Some days fishing is a lot like hunting. Friday was one of those days. The previous week’s storm seemed to have changed the water quite a bit and as result we had no clue where the kings might be. So my friend Gery from Hunter’s Haven Taxidermy and I went on a hunt
The menhaden have been slim up this ways so far so we skipped even looking for them and headed right out to the first set of box cars (AR362). The buoy is missing by the way, in fact we saw it latter in the day about 3 miles closer to shore than it should have been. We used our sibiki rigs and caught some very nice greenies and cigar minnows for bait. Then the hunt began.
We tried all the usually places in the 8-15 miles range first heading east of the box cars then north. We finally caught one king but also caught a few sharks. Not seeing much bait we moved on. Then we headed south. Hooked up and lost a huge AJ. Finally called it a day about 1pm and headed home. It was a pretty day but slow fishing for us. Talked to a friend who we had seen at the box cars. They headed north and had much better luck, they caught several kings, 2 mahi and a cobia! You just never know.
...............I caught a slew of Spanish Mackerel! About a dozen that is. What’s unusual about it is that I was fishing in a marsh creek off the ICW near Scotts Hill! I think this school of Spanish took a wrong turn at the inlet and got LOST!
I couldn’t believe my eyes. they were busting bait all over. Guess the full moon affects fish too….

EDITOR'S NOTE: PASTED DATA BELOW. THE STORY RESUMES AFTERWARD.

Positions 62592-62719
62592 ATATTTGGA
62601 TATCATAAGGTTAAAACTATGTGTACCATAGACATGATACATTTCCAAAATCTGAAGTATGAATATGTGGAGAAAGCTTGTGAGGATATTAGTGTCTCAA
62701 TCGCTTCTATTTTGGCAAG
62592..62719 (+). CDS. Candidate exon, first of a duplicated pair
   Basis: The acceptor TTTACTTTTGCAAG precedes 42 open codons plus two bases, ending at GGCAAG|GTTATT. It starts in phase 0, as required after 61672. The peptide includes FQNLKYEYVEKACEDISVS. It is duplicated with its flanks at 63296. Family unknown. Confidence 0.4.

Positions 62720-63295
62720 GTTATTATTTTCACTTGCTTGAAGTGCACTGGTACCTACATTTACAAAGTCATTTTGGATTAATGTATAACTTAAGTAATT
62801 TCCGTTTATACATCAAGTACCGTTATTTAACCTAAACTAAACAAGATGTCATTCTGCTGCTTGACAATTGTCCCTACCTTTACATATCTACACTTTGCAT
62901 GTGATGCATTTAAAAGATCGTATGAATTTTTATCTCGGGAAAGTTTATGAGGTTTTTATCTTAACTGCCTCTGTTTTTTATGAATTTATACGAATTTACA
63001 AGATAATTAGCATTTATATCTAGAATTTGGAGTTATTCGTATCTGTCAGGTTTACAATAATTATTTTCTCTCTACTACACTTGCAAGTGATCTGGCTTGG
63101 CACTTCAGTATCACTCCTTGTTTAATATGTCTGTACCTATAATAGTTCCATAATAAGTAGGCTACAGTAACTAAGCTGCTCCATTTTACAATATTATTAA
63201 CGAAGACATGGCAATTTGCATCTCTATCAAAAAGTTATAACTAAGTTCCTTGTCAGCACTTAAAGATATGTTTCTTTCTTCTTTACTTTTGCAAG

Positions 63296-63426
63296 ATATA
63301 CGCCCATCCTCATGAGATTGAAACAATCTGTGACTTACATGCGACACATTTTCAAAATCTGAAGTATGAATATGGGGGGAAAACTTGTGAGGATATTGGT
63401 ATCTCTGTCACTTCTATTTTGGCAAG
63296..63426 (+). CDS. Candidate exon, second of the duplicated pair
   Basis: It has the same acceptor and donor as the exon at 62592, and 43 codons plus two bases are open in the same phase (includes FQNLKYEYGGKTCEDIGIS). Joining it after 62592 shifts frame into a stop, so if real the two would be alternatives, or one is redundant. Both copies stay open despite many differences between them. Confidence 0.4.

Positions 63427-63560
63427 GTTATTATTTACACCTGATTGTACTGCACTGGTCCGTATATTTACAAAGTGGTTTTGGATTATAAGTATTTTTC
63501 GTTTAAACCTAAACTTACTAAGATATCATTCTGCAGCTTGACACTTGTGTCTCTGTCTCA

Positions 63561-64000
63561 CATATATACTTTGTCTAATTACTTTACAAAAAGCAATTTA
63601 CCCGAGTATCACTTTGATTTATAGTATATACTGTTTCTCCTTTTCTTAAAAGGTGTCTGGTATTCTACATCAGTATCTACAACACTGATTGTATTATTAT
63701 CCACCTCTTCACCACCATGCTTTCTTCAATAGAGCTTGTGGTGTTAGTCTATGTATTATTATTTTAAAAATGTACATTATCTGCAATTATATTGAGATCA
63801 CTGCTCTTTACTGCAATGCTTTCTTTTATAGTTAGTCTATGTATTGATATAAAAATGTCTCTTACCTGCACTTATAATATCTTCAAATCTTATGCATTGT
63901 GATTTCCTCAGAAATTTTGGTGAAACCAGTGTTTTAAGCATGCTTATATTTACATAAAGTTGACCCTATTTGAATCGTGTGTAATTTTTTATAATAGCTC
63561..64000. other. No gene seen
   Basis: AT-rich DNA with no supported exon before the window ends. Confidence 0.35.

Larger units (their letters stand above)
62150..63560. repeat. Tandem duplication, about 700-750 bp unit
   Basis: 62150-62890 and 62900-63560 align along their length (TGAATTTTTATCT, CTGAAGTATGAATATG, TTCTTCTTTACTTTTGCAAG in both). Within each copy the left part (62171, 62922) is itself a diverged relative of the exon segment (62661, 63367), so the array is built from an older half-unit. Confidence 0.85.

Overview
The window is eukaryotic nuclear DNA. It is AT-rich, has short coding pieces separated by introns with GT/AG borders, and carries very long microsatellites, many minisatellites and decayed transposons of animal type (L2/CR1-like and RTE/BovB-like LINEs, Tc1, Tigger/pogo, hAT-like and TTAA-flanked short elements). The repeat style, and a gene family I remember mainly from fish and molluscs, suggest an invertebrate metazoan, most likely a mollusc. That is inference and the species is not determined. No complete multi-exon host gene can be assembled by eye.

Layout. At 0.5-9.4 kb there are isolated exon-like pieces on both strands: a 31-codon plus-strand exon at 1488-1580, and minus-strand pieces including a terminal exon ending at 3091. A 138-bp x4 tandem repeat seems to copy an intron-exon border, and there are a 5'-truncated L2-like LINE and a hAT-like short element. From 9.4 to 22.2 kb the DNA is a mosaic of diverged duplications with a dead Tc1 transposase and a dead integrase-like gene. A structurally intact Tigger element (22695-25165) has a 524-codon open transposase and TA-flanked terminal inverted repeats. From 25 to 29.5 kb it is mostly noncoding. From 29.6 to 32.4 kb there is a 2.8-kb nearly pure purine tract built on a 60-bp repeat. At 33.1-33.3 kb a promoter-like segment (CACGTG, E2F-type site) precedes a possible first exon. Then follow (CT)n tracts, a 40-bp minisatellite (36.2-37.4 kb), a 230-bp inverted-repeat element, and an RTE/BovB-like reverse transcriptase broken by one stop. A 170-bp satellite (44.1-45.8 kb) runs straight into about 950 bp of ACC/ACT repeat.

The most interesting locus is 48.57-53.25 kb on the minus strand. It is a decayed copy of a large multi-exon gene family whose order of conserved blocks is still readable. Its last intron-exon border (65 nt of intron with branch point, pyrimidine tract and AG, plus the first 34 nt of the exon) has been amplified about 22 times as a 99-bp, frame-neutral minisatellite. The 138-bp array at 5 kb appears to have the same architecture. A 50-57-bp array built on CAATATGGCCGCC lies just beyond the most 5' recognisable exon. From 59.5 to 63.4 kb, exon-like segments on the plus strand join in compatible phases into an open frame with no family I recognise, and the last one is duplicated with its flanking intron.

After the Spanish frenzy I did manage to get on a nice school of reds in the 22 - 26 inch class, caught 3 of those.
Sorry I forgot my camera today so all I have is a picture of the Spanish I invited home for dinner.
As much as I enjoy fishing the Topsail area, occasionally I like to try other areas. This past week-end I had the opportunity to visit Oriental, NC and fish the Neuse River.
While it is very nice up there, the fishing is quite different. No tides, no sand shoals and no oyster bars. Other than a few obvious spots (bridges and some rickrack) I wasn’t sure where to fish. I did manage a few small puppy drum and I’m sure if I put the time in I’d learn the spots. But like they say, there’s no place like home! I’m glad to be back fishing the familiar waters of Topsail!
Anglers have been hooking up Blue Marlin and a few White Marlins this past week with plenty of sailfish also being caught. One captain told me it was the best bite of the season so far and that he expected it would continue on into next week. So if you are looking for a billfish, this might be the week. You’ll have to travel to the 100 fathom line to fine the Marlins but if you want to save some gas, sailfish are being caught in as close as 5 miles.
The grouper bite has been good in the 20 – 40 mile range with gags, scamps and red grouper being caught. I’ve seen some nice reports of Wahoo in that range as well as some mahi. Closer in the kings and some mahi continue to chew. The king bite is moving closer and closer to the beach as the bait along the shoreline increases. A few citation kings were caught last week in the 12 miles range with the closer areas producing smaller fish.
Near the inlets the Spanish bite continues to be there one day and gone the next. However if you want a shot at a citation size Spanish (6 pounds and up) try live bait around Diver’s Rock and other structure a few miles from New River Inlet. A few have been caught there this past week.
Vinita at Surf City Pier reports a mixed bag of fish. While the bite has been slow some spots and mullets have been caught and an occasionally black drum or sheepshead has made it over the rail. Jolly Roger and Sea View pier report similar action.
The sounds and waterway are producing some nice flounder and drum. Live bait is working best on the flounder right now with small menhaden and finger mullet being the best choices. The drum are hitting topwater lures as well as natural baits. The speckled trout bite on live shrimp in the New River area has been strong.